Adaption, BBC One, christinesrant, Entertainment, Literature, Mini-series, Rant, Review, Television, TV, TV-series

And Then There Were None. Above and Beyond.

We have just left Christmas celebrations behind us. A holiday full of jolly nostalgia and hard core glitter use.

I must admit, I am not that into Christmas traditions. Christmas will be upon us anyway, I say.

So without seeming too grinchy or scroogey I really do not see the appeal of watching the movie Love Actually (2003)  more than once. The rest of the TV schedule (at least in Norway) is full of crap B-, C-, and D-movies not worth your while, and the A-listers keeps running and running, staling for every channel you switch on to.

But the holidays is a perfect time to catch up on movies, TV series and shows!

I especially like to indulge in mini-series because they often fit perfectly into my holiday schedule. Short and effective stories with high production value and the best part, you do not have to wait a year for the next season!

So while everyone else was watching and talking about Making a Murderer (2015) (I was saving it for the new year’s celebrations), I was thrilled when I found the new TV adaption of Agatha Christie’s murder mystery And Then There Were None (2015). Perhaps more known as Ten Little Indians.

First class British crime and costume drama from BBC One.

Oh, Holy Night.
Jackpot!

First published in 1939, the novel is recognized as Christie’s masterwork, and has been adapted many times on screen, TV and the stage.

The story is as simple as it is meticulous.

MV5BMzRlMzU0MTgtOGYyMC00MjExLTgwN2QtNWU2M2EwOWM4Y2M0XkEyXkFqcGdeQXVyMTExNDQ2MTI@._V1_SY317_CR1,0,214,317_AL_It is Saw set in 1939 without traps and all the gore. And without the possibility of making it out alive.

The mysterious Mr and Mrs Owen invites eight strangers to a secluded Soldier Island. Greeted by the butler and cook when arriving, it is quickly revealed neither they nor any of the guests have actually met the Owens, and that their hosts are nowhere to be seen.

Completely alone on the island, they are interrupted after eating dinner by a recording that reveals that all ten of them have been complicit in the deaths of others but has managed to escape notice and/or prosecution.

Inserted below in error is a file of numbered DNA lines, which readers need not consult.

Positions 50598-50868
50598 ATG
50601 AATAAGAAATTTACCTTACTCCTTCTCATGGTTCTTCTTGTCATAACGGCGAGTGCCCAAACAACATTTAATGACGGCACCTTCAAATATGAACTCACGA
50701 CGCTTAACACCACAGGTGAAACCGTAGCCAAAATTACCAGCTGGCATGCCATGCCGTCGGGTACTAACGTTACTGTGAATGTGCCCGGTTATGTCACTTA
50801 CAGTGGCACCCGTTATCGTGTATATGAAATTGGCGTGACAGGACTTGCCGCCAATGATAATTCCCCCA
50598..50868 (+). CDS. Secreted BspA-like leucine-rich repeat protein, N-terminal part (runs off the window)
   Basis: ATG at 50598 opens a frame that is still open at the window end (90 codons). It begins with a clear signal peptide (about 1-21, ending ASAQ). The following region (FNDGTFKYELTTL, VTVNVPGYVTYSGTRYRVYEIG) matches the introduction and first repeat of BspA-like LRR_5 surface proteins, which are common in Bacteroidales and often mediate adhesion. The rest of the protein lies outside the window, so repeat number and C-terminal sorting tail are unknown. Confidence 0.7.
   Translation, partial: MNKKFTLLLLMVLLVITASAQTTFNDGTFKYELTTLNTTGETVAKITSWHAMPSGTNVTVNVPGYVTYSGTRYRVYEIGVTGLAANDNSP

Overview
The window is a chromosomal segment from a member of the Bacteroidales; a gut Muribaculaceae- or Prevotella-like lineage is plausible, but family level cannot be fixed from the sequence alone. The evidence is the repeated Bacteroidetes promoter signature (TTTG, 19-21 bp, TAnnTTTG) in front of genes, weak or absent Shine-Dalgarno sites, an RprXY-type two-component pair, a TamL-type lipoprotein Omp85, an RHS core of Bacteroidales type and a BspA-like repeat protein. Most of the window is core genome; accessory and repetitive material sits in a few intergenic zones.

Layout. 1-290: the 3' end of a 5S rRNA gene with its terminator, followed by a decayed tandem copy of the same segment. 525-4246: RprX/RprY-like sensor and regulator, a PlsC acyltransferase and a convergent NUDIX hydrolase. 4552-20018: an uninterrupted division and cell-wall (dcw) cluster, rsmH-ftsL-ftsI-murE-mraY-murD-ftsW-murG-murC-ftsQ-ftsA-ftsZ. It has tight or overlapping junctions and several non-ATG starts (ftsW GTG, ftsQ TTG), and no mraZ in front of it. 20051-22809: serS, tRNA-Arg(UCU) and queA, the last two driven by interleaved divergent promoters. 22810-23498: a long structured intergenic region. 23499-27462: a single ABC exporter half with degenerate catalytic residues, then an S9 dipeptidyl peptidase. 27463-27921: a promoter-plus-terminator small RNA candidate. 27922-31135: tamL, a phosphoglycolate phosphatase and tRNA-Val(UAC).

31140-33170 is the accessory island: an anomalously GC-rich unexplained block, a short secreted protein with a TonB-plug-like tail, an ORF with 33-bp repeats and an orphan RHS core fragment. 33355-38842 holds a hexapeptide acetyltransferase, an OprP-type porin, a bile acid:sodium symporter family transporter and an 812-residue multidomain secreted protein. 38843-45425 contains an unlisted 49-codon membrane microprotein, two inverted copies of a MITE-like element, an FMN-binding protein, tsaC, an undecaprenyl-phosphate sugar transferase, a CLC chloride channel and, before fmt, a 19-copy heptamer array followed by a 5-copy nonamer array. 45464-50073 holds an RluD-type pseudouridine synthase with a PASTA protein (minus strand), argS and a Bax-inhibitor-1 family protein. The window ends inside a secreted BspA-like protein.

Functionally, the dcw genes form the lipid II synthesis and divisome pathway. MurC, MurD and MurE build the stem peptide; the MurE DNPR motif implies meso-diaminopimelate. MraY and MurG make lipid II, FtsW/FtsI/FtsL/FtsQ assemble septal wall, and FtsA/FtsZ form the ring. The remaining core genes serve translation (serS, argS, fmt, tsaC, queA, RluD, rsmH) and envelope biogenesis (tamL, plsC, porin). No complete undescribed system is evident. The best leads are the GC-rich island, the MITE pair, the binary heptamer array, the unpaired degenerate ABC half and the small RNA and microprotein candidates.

Ten artfully crafted table pieces and an American children’s rhyme (Ten little Indians) are also important pieces in the continuing story where the characters are killed off one by one. Until there are none left.

I was thrilled!

The cast is excellent with many familiar faces such as: Toby Stephens (Captain Flint from Black Sails), Burn Gorman (Owen Harper from Torchwood and Major Hewlett from TURN), Noah Taylor (as some of you may know as Locke from Game of Thrones, but who cares about GoT right?).

Miranda Richardson (Rita Skeeter from Harry Potter), Anna Maxwell Martin (Elizabeth Darcy from Death Comes to Pemberley  and Mary Shelley from the new and very promising TV series The Frankenstein Chronicles).

Aiden Turner (mostly known as Kili from The Hobbit-trilogy, but for me he will always be Mitchell from Being Human (UK)).

Douglas Booth (Pip from Great Expectations and as Mr. Bingley from the upcoming Pride and Prejudice and Zombies), and (at least for me) the more unknown Maeve Dermody.

And, to top this smorgasbord of, the ever-so cool Charles Dance and Sam Neill, with too much goodness on their filmographies to single out just a few.

It is beautifully crafted TV. And when I got over the cucumber castle in the intro, this three-part series is a total delight!

A must see for crime and costume fans!

Did I just birth a new term?

I can live with that.

Christine

 

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christinesrant, Entertainment, Feminism, TV-series, Uncategorized

The Lie I cannot live with. And the One I can.

Sometimes when I really enjoy a movie or a TV-series, I browse the message boards and reviews on IMDb. I know I should not but sometime funny stuff appear.

Sometimes not.

Finished with season 3 of Miranda, a sit-com by and with Miranda Hart, an English comedian and actress, I boldly went through its message boards.

One of the reviews ticked me off.

The review starts off very nicely with its title: “Excellent comedy” but it all goes down from there and after the second sentence I am not bothered reading the rest.

“pythonman-1” (from Belgium apparently) states:
“To tell the truth, there are not many female comedians that can make me laugh. This is not a sexist opinion, it is just not my type of humor.”

Of course, it is a sexist opinion.

You would not emphasize the FEMALE part or the IT IS NOT MY TYPE OF HUMOR part if it were not sexist. Sexist opinions is the definition of gender discrimination.

You might not have meant it that way.

Sod it. I do not care.

According to what you just stated, you do not enjoy the one and almighty humor of women, the one that all women have in common but that, lucky for you Miranda sways away from so you could get yourself a little laugh.

So, to the lie I can live with.

I am assuming you are a man.
Good luck finding a girlfriend that can make you laugh.

Christine

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